On 23 February 2020, as part of its International Satoyama Initiative (ISI) project, UNU-IAS held an open meeting on landscape and seascape approaches to biodiversity conservation and sustainable development for the Post-2020 Global Biodiversity Framework at FAO Headquarters in Rome, Italy. Around 35 participants—mostly delegates from national government parties to the Convention on Biological Diversity (CBD)—attended for a lively discussion of what a landscape approach can contribute to making biodiversity policy more effective, and to share experiences and perspectives from countries around the world.
The parties to the CBD are currently involved in the process of developing the “Post-2020 Global Biodiversity Framework” to follow the end of the current Strategic Plan for Biodiversity 2011-2020, developed for the UN Decade on Biodiversity. As a contribution to this process, this meeting was held in the margins of the Second Meeting of the Open-Ended Working Group on the Post-2020 Global Biodiversity Framework, held 24—29 February 2020 at FAO Headquarters. Since the project was launched in 2010, the work has shown that landscape approaches have great potential to improve the effectiveness and implementation of policy at local, national, and global levels, and UNU-IAS staff used the opportunity of the meetings in Rome to provide expert advice to the delegates.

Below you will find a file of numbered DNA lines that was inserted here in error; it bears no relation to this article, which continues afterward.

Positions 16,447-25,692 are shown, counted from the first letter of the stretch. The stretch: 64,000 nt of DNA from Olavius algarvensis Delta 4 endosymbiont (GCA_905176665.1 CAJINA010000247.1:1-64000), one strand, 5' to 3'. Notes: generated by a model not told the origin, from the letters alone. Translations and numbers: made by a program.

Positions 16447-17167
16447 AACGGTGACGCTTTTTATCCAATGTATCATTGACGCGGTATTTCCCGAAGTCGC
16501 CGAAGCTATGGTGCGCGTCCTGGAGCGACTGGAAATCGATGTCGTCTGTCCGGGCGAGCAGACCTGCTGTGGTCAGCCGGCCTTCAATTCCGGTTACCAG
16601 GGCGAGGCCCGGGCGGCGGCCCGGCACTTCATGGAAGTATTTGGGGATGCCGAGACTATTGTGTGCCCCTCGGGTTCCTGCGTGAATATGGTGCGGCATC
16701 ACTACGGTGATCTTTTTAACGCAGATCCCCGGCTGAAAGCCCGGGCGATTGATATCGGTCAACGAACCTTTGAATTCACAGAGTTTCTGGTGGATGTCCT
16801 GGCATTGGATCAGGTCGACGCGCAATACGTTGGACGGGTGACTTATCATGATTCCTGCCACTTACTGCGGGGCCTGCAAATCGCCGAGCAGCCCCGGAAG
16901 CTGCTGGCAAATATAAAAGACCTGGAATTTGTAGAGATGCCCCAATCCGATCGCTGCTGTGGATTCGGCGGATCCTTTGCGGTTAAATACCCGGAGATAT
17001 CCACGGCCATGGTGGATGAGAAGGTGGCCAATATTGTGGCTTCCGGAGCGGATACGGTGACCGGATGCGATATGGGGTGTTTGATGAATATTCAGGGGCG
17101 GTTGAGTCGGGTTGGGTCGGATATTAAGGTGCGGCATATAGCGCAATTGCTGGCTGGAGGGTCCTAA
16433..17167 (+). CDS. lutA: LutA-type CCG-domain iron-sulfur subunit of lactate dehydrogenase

Participants at the meeting identified a number of benefits of landscape approaches, particularly that they can improve inclusivity by bringing together all interests and stakeholders in a landscape, enhance management of protected areas and spatial planning through greater connectivity across the landscape, and help to align policy at multiple levels. Several of the national parties present also shared their specific interests in the inclusion of landscape approaches in both national and international policy, and plans for related negotiations during the Post-2020 Global Biodiversity Framework.
The meeting was co-organized with the Ministry of the Environment of Japan, the Ministry of Agriculture, Nature and Food Quality of the Netherlands, and the PBL Netherlands Environmental Assessment Agency.